Archive for the ‘Austin’ Category

LinkSwarm for February 8, 2016

Monday, February 8th, 2016

I emptied the link bucket on Friday, but lo and behold, a whole new torrent of news has come rushing down the pipes:

  • You know all that “Ted Cruz is too unpopular to win” talk? Cruz is killing it with blue collar voters:

    According to entrance polling, among the roughly half of all Republican voters without a college degree, Cruz won 30 percent of the vote, eclipsing Trump’s 28 percent. Marco Rubio was a distant third, winning the support of just 17 percent of voters without college degrees. Cruz did 5 points better among voters without college degrees than among college grads (30 percent to 25 percent), while, among all candidates included in the entrance polling (Cruz, Trump, Rubio, Ben Carson, Hillary Clinton, and Bernie Sanders), Rubio was the candidate who had the lowest portion of his support come from those without college degrees—he did 10 points worse among voters without college degrees than among college grads (17 to 27 percent).

    According to the entrance polling, Cruz also fared better than Trump or Rubio among younger voters. Among voters under the age of 30, Cruz won 26 percent of the vote to Rubio’s 23 percent and Trump’s 20 percent. Among voters in their 30s and early 40s, Cruz won 30 percent of the vote to Trump’s 23 percent and Rubio’s 21 percent. (Meanwhile, on the Democratic side, Hillary Clinton got clobbered among younger voters, winning less than 30 percent of the vote among those under the age of 45.)

  • “A couple of days ago on the ONT we were reminded that Ted Cruz is only five months older than Marco Rubio. That’s one month for every case he’s won before the Supreme Court. So don’t let anyone tell you Cruz has no accomplishments.”
  • Five New Hampshire state reps who backed Rand Paul are now supporting Cruz.
  • Des Moines Register: “What happened Monday night at the Democratic caucuses was a debacle, period. Democracy, particularly at the local party level, can be slow, messy and obscure. But the refusal to undergo scrutiny or allow for an appeal reeks of autocracy.”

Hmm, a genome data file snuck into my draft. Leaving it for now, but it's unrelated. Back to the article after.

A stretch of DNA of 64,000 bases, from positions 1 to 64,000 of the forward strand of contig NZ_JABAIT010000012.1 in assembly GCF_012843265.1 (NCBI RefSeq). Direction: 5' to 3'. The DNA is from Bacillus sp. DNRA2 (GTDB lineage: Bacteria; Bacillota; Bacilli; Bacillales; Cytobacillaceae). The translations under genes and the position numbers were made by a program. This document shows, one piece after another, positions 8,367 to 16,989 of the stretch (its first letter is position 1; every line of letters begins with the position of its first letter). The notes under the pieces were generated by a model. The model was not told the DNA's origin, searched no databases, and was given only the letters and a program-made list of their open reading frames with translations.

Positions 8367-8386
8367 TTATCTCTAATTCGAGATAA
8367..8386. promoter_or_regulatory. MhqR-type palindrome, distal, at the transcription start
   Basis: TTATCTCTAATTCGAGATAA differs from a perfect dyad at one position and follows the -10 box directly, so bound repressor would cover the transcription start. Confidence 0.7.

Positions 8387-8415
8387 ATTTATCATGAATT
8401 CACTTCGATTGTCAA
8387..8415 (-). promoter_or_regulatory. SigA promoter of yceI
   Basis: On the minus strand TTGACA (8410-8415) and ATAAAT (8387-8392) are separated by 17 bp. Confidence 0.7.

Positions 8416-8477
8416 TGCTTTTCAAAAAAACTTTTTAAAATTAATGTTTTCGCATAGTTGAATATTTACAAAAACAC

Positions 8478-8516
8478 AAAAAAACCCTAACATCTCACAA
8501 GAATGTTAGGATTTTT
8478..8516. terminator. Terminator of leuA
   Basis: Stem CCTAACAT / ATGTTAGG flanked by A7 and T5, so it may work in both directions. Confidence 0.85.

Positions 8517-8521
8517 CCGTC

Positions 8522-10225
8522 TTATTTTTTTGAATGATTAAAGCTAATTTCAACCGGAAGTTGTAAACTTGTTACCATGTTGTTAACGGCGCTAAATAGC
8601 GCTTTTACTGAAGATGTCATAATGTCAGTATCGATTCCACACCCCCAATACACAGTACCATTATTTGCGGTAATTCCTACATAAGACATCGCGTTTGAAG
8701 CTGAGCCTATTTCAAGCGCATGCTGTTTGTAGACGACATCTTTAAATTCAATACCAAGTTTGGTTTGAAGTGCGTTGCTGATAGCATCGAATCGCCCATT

• At least one Iowa delegate was unilaterally changed from Bernie Sanders to Hillary Clinton.
  • Hillary Clinton’s minions push polling Democrats in Nevada.
  • Hillary is bad at faking sincerity.
  • Gee, look how tremendously unpopular the name “Hillary” became after 1992.
  • “Marco Rubio Is Diminished by a Caustic Chris Christie.”
  • If you’re an Iraqi “refugee” who hasn’t had sex in months, do you: A.) Hire a prostitute, B.) Wank to porn, or C.) Rape a 10 year old boy in a public pool?
  • Meanwhile, in Belgium, seven men (including five “migrants”) danced and sang in Arabic as the took turns raping an unconscious 17 year old girl.
  • UK Muslim rape gang sentenced to collective 140 years in prison for raping a schoolgirl.
  • “In the Safe Spaces on Campus, No Jews Allowed.”
  • Obama Administration reinstates “catch and release” for illegal aliens. (Hat tip: Doug Ross.)
  • First confirmed case of Zika virus in Travis County. It’s funny how, just as with Enterovirus D-68, novel pathogens have a habit of showing up just when illegal alien populations do…
  • The effects of immigration on unemployment: “None of the net gain in employment over the entire 14-year period went to natives.”
  • The world’s most miserable economies: Socialist paradise Venezuela ranks first (which is to say last), followed by Argentina, South Africa, Greece and Ukraine. (Hat tip: NRO’s The Corner.)
  • Welfare mom complains about the free food and room service. (Hat tip: Doug Ross.)
  • Cherokee artist arrested for not being a real Cherokee artist. I look forward to the coming felony indictment of Elizabeth Warren…
  • For fans of the art of newspaper headline writing: “Former London Zoo meerkat expert fined for glassing monkey-handler in row over llama-keeper.”
  • John Daub Covers The Day That Changed His Life

    Saturday, January 9th, 2016

    One year after they occurred, John Daub goes over the day that changed his life, when he was forced to shoot and kill a large man breaking down his family’s front door.